When we look to achieve weight loss, more often than not we will calorie count. But are the ratio of macronutrients as, or possibly even more, important?
Macronutrients are the three basic components of nutrition. Carbohydrate (CHOs), Protein and Fat, containing 4kcal, 4kcal and 9kcal per 1 gram of each. Water can be considered a fourth macronutrient, so then micronutrients include vitamins and minerals.
Weight loss at its simplest requires our bodies to be in an energy deficit for a prolonged period of time. To be in an energy deficit we have to look at our energy intake and energy output. Energy intake consists of the food and drink we consume, most notably the macronutrients. Energy output is made up of our resting energy expenditure, physical activity and the thermic effect of food.
If we consider there is 3,500kcal in 1lb of fat, we would want to tip the energy intake/output scale to a deficit of around 500kcal per day to lose a pound per week. Now here is the part where calorie counting becomes difficult, as how can we accurately calculate the balance of calories? Apps like myfitnesspal help us greatly in finding the total calorie values in packet foods, but what about home-cooked meals, are we going to weigh out every single ingredient to find an exact calorie value? Probably not.
On the other side of the scale can we estimate accurately the number of calories we burn from physical activity? Research has shown fitbits have a tendency to overestimate energy expenditure (Montes, 2017), so again probably not. Perhaps it doesn’t matter if we are a little under or over here and there… Well, if an 80kg man was looking to maintain his weight by balancing calories over the next 10 years, he would gain 20lbs over these 10 years with an overestimation of just 20kcal per day. 20 kcal is the equivalent of one bite of a banana!
Why can utilising macros (particularly protein) help more?
If we look at a strategic weight loss plan with a 40%/30%/30% (CHOs, fats and protein) ratio, the main challenge here will be obtaining a protein content of 30% and limiting carbs to 40%, as the typical individual will consume 50-65% CHOs and less than 20% protein!
Out of the 3 macronutrients protein has the greatest satiety, with an increased elevation in satiety hormones after high protein meals and a greater perceived fullness. Protein also has the greatest thermic effect of the macronutrients, around 20-30% of proteins useable energy is expended for metabolism/storage, while CHOs only use 5-10% (Aaragon,2017). Therefore, higher protein consumption can help to preserve resting energy expenditure with weight loss. Higher protein will also maintain, and in some instances increase, lean mass in hypocaloric conditions (again helping maintain resting energy expenditure). By maintaining resting energy expenditure we can limit the plateau that often occurs with weight loss.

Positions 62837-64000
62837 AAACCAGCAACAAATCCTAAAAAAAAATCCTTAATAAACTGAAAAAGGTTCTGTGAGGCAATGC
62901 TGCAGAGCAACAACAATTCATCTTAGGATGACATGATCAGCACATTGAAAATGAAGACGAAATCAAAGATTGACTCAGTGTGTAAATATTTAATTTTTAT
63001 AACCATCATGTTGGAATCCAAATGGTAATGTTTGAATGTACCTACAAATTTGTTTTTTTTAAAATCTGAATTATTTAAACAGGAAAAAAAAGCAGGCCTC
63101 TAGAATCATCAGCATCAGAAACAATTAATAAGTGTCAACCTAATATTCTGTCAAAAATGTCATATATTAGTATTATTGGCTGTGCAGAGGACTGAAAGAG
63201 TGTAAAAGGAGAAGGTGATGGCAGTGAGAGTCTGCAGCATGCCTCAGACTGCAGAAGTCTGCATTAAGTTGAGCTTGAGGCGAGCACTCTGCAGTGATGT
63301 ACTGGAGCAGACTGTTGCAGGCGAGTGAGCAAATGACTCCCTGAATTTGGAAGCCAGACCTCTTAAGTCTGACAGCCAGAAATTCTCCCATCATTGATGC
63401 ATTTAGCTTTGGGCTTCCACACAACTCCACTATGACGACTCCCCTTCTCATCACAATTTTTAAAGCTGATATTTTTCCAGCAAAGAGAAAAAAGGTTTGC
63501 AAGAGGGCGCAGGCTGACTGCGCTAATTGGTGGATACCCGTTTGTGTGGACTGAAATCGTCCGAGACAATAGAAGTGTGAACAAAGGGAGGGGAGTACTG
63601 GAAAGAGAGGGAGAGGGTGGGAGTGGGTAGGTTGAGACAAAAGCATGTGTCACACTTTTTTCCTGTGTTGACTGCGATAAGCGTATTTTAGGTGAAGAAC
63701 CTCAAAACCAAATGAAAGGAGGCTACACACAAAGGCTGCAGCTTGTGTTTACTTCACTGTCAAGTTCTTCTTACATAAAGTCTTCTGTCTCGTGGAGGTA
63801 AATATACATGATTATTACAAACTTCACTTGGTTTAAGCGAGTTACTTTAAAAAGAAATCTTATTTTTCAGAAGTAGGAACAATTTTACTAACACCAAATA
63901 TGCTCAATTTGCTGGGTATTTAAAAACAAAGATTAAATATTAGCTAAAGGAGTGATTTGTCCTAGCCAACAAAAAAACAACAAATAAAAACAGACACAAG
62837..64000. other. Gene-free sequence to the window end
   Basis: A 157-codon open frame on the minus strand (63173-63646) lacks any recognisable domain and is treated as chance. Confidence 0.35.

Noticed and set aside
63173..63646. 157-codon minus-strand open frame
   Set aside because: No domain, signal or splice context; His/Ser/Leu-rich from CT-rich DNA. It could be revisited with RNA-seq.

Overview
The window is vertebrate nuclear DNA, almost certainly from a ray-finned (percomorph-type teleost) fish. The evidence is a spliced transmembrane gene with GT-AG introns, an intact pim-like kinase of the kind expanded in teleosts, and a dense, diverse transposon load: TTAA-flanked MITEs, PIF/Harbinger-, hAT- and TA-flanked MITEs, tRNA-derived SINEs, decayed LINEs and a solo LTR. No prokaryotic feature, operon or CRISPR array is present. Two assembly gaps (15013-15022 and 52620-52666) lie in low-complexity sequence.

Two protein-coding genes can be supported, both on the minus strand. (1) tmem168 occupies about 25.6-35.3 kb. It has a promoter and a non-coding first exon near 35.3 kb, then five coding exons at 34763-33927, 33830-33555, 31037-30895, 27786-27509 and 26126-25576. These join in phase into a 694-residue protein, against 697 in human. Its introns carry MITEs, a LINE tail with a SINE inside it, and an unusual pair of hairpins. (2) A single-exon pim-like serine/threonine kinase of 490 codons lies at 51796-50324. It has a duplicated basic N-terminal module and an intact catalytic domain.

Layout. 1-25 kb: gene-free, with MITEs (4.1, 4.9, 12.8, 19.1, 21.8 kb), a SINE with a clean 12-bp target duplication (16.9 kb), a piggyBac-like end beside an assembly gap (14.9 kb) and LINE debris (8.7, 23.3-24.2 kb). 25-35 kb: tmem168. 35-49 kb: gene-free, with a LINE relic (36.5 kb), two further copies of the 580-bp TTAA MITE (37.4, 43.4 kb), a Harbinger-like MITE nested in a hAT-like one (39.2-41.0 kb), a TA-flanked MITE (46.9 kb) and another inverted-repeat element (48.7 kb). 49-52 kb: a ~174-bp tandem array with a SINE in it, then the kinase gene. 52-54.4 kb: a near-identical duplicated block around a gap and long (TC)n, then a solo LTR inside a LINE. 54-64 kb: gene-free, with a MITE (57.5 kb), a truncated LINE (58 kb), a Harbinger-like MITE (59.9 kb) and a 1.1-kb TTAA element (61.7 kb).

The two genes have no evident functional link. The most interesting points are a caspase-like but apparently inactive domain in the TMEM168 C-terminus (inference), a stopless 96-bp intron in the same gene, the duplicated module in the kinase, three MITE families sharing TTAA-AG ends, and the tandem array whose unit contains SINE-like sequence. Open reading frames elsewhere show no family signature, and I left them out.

Some believe you should disregard total calories completely and purely look at the macronutrients, for instance if you were following a 40%/30%/30% (CHOs, fats, protein) plan hitting this would to some extent curtail your calorie intake.
In conclusion both are important, and yes I think we should definitely have an idea of the total kcal of the substances we consume, but we should also place larger emphasis on the macronutrient ratios, particularly protein, with a percentage of 30-35 of the total macronutrients most likely being optimal for weight loss!
- Stuart Ferguson
Montes J., Young C.J., Tandy, R., & Navalta J (2017). Fitbit Flex: Energy Expenditure and Step Count Evaluation. Journal of Exercise Physiology, Volume 20 (5).
Aragon A., Schoenfeld B., Wildman R., Kleiner., & Taylor L (2017). International society of sports nutrition position stand: diets and body composition. Journal of the international society of sports nutrition, Volume 14 (16).